The Wisconsin Humanities Council supports and creates programs that use history, culture, and discussion to strengthen community life for everyone in Wisconsin.
Established in 1972 as an independent affiliate of the National Endowment for the Humanities, the Wisconsin Humanities Council is supported by federal, state, and private funds. Through its own programs and through grants to other organizations, the WHC supports public programs that engage the people of Wisconsin in the exploration of human cultures, ideas, and values.
To accomplish its mission, the Council awards grants to support programs in libraries, museums, universities, historical societies, schools, and other nonprofit settings throughout the state. The WHC also creates programs, partnerships, and publications to fulfill its mission. These include the Wisconsin Book Festival, Wisconsin: Making it Home, a speakers bureau, book discussion series, Museum on Main Street tours, and a quarterly publication called ON.
In 1970, the NEH created state affiliates in order to foster local and statewide public humanities programs and to help state residents discuss current public issues from the perspective of the humanities. Today, a mosaic of fifty-six state humanities councils exists (in fifty states, three territories, two commonwealths, and the District of Columbia). State humanities councils are nonprofit, nonpartisan organizations governed by volunteer boards drawn from every geographic part of the areas they serve. Councils receive federal funding from the NEH, which they use to leverage state, individual, corporate, and foundation support at the local level. State councils also extend their federal dollars by forming partnerships with both state and local organizations—the WHC, for example, operates through the University of Wisconsin–Extension—and in doing so help to build a stronger network among cultural institutions.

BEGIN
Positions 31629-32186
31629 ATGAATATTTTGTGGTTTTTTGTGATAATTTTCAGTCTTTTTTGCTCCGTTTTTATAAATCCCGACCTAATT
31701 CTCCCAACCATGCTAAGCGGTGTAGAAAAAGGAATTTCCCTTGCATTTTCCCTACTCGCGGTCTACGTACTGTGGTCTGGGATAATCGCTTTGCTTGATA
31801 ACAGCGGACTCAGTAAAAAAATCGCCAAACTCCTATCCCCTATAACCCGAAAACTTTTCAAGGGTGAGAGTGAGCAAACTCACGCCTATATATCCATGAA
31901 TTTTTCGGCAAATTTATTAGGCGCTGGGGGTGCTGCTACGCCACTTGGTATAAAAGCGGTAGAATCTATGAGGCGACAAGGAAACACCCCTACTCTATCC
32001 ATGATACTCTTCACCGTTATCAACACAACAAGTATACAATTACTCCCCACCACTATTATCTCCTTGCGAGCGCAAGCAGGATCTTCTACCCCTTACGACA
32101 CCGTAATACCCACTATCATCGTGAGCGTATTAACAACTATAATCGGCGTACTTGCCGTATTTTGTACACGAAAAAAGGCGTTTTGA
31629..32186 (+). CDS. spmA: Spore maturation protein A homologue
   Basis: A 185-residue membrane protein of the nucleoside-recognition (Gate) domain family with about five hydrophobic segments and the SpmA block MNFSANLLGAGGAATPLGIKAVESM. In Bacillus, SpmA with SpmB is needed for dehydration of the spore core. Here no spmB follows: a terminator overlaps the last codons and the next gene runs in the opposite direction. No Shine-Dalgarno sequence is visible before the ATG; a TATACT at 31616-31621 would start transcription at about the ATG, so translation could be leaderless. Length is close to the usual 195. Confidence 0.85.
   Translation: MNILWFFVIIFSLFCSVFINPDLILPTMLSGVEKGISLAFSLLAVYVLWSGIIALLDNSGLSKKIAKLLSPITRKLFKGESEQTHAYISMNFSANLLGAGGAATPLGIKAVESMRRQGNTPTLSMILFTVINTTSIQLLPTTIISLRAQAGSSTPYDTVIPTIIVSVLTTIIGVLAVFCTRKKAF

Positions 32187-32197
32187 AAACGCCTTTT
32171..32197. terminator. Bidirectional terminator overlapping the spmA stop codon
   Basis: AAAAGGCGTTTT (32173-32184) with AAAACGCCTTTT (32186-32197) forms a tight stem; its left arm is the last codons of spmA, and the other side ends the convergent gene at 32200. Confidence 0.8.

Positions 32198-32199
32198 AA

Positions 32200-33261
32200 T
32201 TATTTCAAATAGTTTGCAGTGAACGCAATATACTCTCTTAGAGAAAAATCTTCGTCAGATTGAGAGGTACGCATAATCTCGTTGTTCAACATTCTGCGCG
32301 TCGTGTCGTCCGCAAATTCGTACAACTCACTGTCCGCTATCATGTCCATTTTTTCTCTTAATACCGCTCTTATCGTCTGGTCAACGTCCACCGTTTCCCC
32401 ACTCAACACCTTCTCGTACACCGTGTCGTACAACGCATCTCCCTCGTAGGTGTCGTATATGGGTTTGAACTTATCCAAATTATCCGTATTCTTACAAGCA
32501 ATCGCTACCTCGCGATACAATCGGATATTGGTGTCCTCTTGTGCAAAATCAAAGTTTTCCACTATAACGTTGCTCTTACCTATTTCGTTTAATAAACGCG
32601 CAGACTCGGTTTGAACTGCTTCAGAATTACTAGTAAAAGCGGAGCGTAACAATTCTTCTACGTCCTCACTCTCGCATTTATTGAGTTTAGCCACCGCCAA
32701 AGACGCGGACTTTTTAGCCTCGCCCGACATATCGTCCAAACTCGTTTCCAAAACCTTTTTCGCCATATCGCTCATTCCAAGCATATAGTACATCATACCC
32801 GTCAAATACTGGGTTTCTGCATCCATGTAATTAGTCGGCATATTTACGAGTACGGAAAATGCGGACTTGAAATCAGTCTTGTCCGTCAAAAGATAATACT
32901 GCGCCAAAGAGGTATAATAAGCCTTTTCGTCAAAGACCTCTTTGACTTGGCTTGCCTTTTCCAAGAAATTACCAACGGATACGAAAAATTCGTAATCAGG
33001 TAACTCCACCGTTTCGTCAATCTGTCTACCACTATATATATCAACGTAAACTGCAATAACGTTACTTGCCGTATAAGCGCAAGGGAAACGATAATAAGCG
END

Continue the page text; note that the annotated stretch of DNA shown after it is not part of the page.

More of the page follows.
The WHC’s twenty-five volunteer board members hail from all parts of the state. The Council seeks members whose experience, training, interests, skills, cultural background, and community ties bring diversity, energy, and expertise to its program. Approximately half of the Council's membership is drawn from the academic community and half from the community at large. New members are ordinarily elected to three-year terms at the Council's February meeting, and assume office in June.
What are the humanities?
The humanities are the evolving ideas and the accumulated knowledge about human history and culture that help us make sense of our lives and encourage us to think imaginatively and critically about the world. Through engagement with the humanities, we develop skills of inquiry, observation, analysis, reflection, and communication. The humanities inspire curiosity and vision, and offer the means by which to consider how and why humans think and act as we do.
It can be helpful to think of the humanities in terms of the academic disciplines that they typically include. Those are:
- cultural anthropology
- the history, theory, and criticism of the arts
- ethnic studies
- religious studies
- women's studies
- those aspects of the social sciences that employ historical or philosophical approaches.